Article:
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563Battle of Baecula

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  • James Mathews
    Apr 19, 2014
      >>>> An Epic Conflict (Article Report)<<<<

      (The Battle of Baecula -- 208 BC) 

      After years of searching, archaeologists have uncovered the evidence  for the often discussed battle between Rome and Carthage.  The location has now been pinpointed on a Spanish Hilltop and the battlefield has yielded the following artifacts; approximately 2,000 Roman-era metal objects, nearly 700 metal tacks (hobnails), 200 darts, 20 slingshot pellets, 40 coins, and 500 pieces of pottery from over an area of 1,100 acres, as Francisco Gomez, a member of the archaeological team says,”We by contrast conducted a spatial analysis, prospecting the battle landscape and focusing on width over depth to learn what happened.”  A small map of the area of the battlefield was included in the article.  I will redraw this map at a later date and include such in my Roman Studies Blog which is linked to the Militariums.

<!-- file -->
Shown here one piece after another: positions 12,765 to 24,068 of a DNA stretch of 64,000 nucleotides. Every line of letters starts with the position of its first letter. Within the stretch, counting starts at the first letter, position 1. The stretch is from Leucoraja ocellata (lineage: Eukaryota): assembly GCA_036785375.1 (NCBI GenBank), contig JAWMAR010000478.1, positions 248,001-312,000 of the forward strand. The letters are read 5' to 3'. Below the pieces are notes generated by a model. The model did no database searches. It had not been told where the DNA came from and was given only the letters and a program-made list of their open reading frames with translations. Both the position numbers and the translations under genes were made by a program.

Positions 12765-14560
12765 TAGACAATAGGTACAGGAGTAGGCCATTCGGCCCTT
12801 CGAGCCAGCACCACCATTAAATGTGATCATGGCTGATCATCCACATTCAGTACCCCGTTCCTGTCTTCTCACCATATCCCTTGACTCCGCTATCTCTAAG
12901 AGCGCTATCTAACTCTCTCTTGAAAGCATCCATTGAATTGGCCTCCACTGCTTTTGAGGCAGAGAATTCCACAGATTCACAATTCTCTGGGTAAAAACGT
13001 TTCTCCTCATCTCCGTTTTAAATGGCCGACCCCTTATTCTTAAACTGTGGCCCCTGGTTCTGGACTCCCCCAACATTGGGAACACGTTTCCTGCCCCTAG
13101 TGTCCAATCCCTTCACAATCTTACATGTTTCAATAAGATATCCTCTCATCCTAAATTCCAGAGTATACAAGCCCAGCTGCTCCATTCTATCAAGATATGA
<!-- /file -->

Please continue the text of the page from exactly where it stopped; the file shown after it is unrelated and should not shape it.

The Battle of Baecula was written about by the ancient historians Polybius and Livy, who wrote their passages decades or even perhaps centuries after the conflict, so the description of the area where  the battle took place was never found.  Archaeologists Arturo Ruiz, director of the Center for Iberian Archaeology and his colleague Juan Pedro Bellon studied the passages from both of the ancient writers and then pored over hundreds of square miles of terrain maps to match the descriptions provided by the two ancient historians to find the exact location of this famous battle.

      The article contains two large photographs of the cultivated Spanish landscape as it looks today where the battle was conducted.  Artifacts pictured are the hobnails, Carthaginian slingshot pellets, lead ingots for the fashioning of more pellets, bronze javelin heads, Roman javelin head, a Roman soldier’s amulet, Carthaginian coin, iron fire-starter, a bronze-gold fibula, pottery shards, and a storage pot being restored at the site.


      Roger Atwood, “Archaeology,” An Epic Conflict, (Archaeology Magazine, Jan. / Feb. 2014, Vol. 67, No. 1), Pages 31-36

      Respectfully Submitted

      Marcus Audens